Sometimes a team achieves as much as it possibly can — and that sentiment applies perfectly to this year's Vikings.
They won two more regular-season games than a year ago, and as an added bonus pulled a first-round playoff upset at New Orleans. But on Saturday we learned definitively what we probably already knew: This is not a Super Bowl team, rather it's one of a handful of above-average teams a cut below the best.
In times that are increasingly obsessed with all or nothing — championship or bust — it might be tempting to treat this season as a failure. But these Vikings at least properly achieved, if not overachieved.
Now, having said that: There is still ample room for concern and even disappointment, particularly as pertains to the future of this franchise.
Because this level of achievement certainly wasn't the goal or the plan two offseasons ago when the Vikings invested $84 million in quarterback Kirk Cousins after coming up just short of the Super Bowl.
Rather, this has become the reality that has grown around a good but flawed roster. The defense has aged just enough to slip from championship-caliber to playoff-worthy — good enough to stymie a Hall of Fame quarterback like Drew Brees, but not great enough to sustain that while being run over by the 49ers.
The Vikings have made much-needed investments in the offensive line, with picks in the top three rounds each of the past three drafts. But it still isn't nearly good enough to handle top defenses in critical moments, as the 49ers proved in holding Minnesota to just 147 total yards Saturday.
Cousins himself has been stabilizing and has put up strong numbers. When things are clicking and he has time — as he did for enough of the game against New Orleans — he is an asset. But he relies on a supporting cast to elevate him, not vice-versa.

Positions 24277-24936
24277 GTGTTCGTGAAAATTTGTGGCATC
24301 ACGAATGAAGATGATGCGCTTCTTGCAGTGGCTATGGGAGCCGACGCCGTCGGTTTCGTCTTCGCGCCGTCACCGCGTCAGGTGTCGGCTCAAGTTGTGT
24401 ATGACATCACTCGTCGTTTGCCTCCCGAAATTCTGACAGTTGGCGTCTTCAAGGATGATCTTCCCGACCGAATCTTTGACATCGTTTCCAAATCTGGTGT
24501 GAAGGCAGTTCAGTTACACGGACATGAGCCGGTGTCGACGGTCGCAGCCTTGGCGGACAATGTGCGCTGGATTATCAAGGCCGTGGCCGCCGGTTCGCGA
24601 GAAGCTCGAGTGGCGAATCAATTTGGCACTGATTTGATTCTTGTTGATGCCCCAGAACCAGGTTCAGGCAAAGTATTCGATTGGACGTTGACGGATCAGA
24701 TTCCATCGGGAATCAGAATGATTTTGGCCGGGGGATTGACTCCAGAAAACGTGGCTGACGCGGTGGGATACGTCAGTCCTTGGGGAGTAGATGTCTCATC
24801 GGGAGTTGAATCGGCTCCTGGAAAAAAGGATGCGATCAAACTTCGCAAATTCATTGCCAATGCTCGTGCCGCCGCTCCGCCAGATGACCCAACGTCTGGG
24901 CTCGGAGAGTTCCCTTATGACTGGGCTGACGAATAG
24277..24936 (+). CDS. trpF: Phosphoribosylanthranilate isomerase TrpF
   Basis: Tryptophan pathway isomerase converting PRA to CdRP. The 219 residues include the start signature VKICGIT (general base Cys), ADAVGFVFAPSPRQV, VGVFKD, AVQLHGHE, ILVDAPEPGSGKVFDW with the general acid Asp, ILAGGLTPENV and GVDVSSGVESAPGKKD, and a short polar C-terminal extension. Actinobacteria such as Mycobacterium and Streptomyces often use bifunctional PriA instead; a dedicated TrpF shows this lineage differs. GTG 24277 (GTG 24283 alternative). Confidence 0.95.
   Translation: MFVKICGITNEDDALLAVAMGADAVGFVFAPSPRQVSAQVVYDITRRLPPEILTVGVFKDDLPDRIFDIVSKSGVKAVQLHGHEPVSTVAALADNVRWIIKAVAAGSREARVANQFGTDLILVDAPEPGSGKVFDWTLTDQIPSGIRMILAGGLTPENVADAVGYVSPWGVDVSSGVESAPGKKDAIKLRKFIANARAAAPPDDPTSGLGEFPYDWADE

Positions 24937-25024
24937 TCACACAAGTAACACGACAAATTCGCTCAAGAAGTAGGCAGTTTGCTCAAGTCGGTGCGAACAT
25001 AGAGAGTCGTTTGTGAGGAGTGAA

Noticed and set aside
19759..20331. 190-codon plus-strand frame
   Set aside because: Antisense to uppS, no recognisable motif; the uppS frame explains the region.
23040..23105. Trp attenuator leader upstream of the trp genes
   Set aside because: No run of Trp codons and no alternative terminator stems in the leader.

It's enough to make you wonder: As currently configured, with Cousins as the quarterback, Mike Zimmer as the defensive-minded head coach and Rick Spielman in charge of personnel, was this 2019 Vikings season about as good as things are ever going to get?
There's no shame in answering "yes" to that question while still resisting the urge to want to tear it all down, just as there's nothing wrong with a 10-6 season and a playoff win. It's all a matter of expectations.
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The only way I can see the Vikings making a dramatic improvement next year: A huge upgrade on the offensive line. The problem is it would probably have to come at the expense of other strengths given the Vikings' salary cap situation or would require home runs in the draft.
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At this time last year, it seemed inconceivable that Miguel Sano would garner enough faith from the Twins to earn a lucrative multiyear contract.
But if the three-year deal (reportedly with a fourth-year team option) turned some heads, so too does the strange negotiation with starting pitcher Jose Berrios.
The Twins and Berrios — who is under team control through the 2022 season — are reportedly less than $400,000 apart on salary terms, and he's the only top-three starting pitcher guaranteed to be on the roster beyond next season.
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James Holzhauer of "Jeopardy!" fame dropped some friendly shade on fellow Greatest Of All Time participant Brad Rutter on Sunday when the Chiefs fell behind 24-0 to the Texans, saying Kansas City was "out here dropping the ball like it's a @bradrutter Daily Double."
Rutter has lost all his money on several failed daily double wagers during the primetime tournament.